Figure 1
Figure 1
Figure 1
Patients with upper gastrointestinal bleeding. UGIB: Upper gastrointestinal bleeding.
Clinical and endoscopic data obtained for patients included in the study are outlined in Table 1. There were no significant differences between the groups with respect to age, gender, ulcer size and location, positive H. pylori status, NSAID or alcohol consumption, shock, bleeding stigmata, history of previous peptic ulcer or peptic ulcer bleeding, comorbid diseases or hemoglobin and hematocrit levels at admission.
Table 1
Table 1
Clinical and endoscopic characteristics of the patients at study entry n (%)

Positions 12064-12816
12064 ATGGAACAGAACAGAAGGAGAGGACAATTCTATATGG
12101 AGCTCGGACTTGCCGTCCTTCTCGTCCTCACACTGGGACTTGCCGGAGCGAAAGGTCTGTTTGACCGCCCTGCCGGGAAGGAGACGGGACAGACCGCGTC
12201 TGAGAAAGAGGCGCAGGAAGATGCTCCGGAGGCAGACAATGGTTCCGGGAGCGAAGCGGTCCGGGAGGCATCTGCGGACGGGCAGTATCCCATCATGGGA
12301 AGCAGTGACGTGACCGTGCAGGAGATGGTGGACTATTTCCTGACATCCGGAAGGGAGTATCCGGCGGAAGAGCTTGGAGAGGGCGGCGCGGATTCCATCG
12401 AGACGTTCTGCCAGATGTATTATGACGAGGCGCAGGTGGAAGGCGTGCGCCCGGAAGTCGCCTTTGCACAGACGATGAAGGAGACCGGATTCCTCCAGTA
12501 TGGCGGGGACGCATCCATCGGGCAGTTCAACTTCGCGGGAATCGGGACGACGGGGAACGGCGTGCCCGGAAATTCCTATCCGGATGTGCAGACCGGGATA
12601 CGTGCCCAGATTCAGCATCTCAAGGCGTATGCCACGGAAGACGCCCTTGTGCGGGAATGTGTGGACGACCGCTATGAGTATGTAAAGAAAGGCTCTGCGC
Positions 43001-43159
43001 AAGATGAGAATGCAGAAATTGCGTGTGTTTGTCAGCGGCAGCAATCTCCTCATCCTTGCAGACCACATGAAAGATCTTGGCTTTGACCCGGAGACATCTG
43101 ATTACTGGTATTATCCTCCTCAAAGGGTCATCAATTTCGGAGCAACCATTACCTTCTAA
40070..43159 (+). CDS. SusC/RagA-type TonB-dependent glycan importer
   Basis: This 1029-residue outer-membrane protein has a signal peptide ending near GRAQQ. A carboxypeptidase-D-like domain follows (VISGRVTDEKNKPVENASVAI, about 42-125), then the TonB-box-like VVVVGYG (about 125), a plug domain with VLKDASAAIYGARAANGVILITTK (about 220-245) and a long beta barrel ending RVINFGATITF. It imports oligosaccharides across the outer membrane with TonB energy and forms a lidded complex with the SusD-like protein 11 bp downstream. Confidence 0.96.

Clinical outcome data are summarized in Table 2. Initial hemostasis was obtained in all patients. In the small-volume epinephrine group (Group 1) the mean volume of epinephrine injected was 19.1 mL (range, 16 to 25 mL) whereas in the large-volume epinephrine group (Group 2) the mean volume of epinephrine injected was 37.9 mL (range, 30 to 40 mL). Among patients endoscopically treated with hemoclips (Group 3), multiple clips (up to three) were needed in majority of cases with a median of 1.6 clips per patient.
Table 2
Table 2
Clinical outcomes of endoscopic therapy n (%)